All buildings should be robust; designed and constructed so that in the event of the loss or damage to a single component this does not cause the collapse of the entire structure or a large part of it.
This is defined in the Eurocodes as designing and executing a structure in such a way that it will not be damaged by events, such as explosion, impact and the consequences of human error, to an extent disproportionate to the original cause.
This design consideration was initially introduced in the UK following the partial collapse in 1968 of Ronan Point, a recently constructed 22 storey east London tower block. A gas explosion in the kitchen of the 18th floor flat resulted in the collapse of the entire corner of the tower block, killing four people and injuring 17 others. An enquiry found that the tower was badly designed and poorly constructed which led to changes to building regulations in 1970 covering ‘Disproportionate Collapse’ that have since been extended and further modified.
These mandatory requirements are now covered by Building Regulation A3 and all buildings have been brought under its control so that, as well as new build design and construction, it also applies to existing buildings that are to undergo refurbishment or change of use.
Following a full structural survey and risk assessment, any areas of a building which are considered to be at risk of disproportionate collapse need to be strengthened.
Helifix structural wall ties, fixings and reinforcements, together with their specially developed concealed installation techniques, provide an ideal means of achieving the required levels of strengthening.
Case Study 1
The conversion of the former Wiltshire Police HQ into a new technical college, South Wiltshire UTC, provides a good example of the A3 rules being applied to enable this change of use.
After meeting with the design team at Jubb Consulting Engineers, four areas of the building were identified as being possible areas of risk, due to critical load conditions affecting the external corners, the front elevation and internal load bearing walls. Calculations were carried out by Helifix engineers to analyse the reinforcement requirements for these areas and a final programme of strengthening was agreed with the project engineers.
Around the entire exterior of the four storey building and along the internal load bearing central spine wall, high tensile stainless steel HeliBars were bonded into channelled-out mortar beds. These were installed at two different levels between all the windows with three 6mm diameter HeliBars being bonded into each slot, using HeliBond cementitious grout, with a total of 2,190m being used. These reinforced the existing brickwork and enabled it to act as continuous masonry beams, helping to support and spread the structural loads, particularly in the large masonry panels at the building’s corners.
Further HeliBars were used to secure the external elevations to the internal concrete floor slabs. The HeliBars were inserted through clearance holes in the masonry and bonded with HeliBond into channels cut into the concrete. The outer ends of the bars were then bent at right angles, with no loss of performance, and bonded into the external mortar beds.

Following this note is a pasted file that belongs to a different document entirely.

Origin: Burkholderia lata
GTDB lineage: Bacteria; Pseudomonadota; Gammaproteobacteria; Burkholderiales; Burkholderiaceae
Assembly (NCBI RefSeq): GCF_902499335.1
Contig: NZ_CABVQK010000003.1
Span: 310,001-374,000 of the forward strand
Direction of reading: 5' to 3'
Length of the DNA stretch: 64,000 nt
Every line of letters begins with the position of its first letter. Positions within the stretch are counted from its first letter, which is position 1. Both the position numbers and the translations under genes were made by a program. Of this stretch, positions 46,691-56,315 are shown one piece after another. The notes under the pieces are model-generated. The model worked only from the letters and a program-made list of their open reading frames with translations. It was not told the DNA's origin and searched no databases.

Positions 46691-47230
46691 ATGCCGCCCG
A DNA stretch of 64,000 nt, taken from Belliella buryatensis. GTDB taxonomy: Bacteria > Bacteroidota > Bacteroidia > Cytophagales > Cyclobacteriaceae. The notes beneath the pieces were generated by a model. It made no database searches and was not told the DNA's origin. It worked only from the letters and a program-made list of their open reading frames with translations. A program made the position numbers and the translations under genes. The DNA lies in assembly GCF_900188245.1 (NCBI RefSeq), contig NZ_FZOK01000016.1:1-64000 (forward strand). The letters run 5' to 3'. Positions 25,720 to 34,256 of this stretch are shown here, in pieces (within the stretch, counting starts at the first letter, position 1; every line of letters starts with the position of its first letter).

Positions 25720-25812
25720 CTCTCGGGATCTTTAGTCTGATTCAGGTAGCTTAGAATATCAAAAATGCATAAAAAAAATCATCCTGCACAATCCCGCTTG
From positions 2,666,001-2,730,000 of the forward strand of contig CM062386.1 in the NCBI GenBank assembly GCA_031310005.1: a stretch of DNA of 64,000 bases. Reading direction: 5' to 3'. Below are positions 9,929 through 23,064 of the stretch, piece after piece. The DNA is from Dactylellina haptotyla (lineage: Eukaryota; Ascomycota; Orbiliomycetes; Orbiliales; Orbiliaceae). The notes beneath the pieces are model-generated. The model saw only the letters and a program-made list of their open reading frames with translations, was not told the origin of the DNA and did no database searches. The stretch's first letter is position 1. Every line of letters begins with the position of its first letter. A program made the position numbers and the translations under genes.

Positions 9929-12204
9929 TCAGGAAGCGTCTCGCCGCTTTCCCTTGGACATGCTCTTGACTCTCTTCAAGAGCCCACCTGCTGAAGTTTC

In addition, SockFix grouted anchors were installed at the corners at a 45o angle through the mid depth of the wall to secure the panels and allow the corners to cantilever. These heavy duty, long series sock anchors were inserted into clearance holes and then pumped full of SockFix grout expanding the sleeve and bonding the assembly to the surrounding masonry. The outer brick was removed before the sock anchor was installed and replaced after installation to conceal the entry hole.
Once the building had met all its mandatory requirements, to avoid any risk of disproportionate collapse, it could be transferred from the Wiltshire police to become South Wiltshire UTC.
Case Study 2
A similar situation occurred when a former carpet warehouse was to be converted into a city academy for Birmingham Metropolitan College and Kidderminster College.
The Grade II listed ‘Piano Building’ was built in 1867 and gained its nickname because, when viewed from above, it resembles the shape of a grand piano. After standing empty for a number of years it was purchased in a joint venture by the two colleges. As part of its extensive refurbishment it had to comply with the strict Building Regulations governing disproportionate collapse.
The survey and risk assessment identified the areas of masonry between the windows on all storeys and elevations as needing to be strengthened. The project engineers specified Helifix reinforcement products and the contractor then undertook the installation of some 1,500 linear metres of stainless steel HeliBars.
Every other mortar joint was channelled-out on each masonry panel before 7m long x 8mm diameter HeliBars were bonded into the cut slots with high performance HeliBond cementitious grout. The HeliBars were overlapped by 500mm to ensure continuous reinforcement within the brickwork.
The fully concealed HeliBars provide non-disruptive masonry reinforcement while still being flexible enough to accommodate normal building movement and with no visible disturbance to the original fabric.
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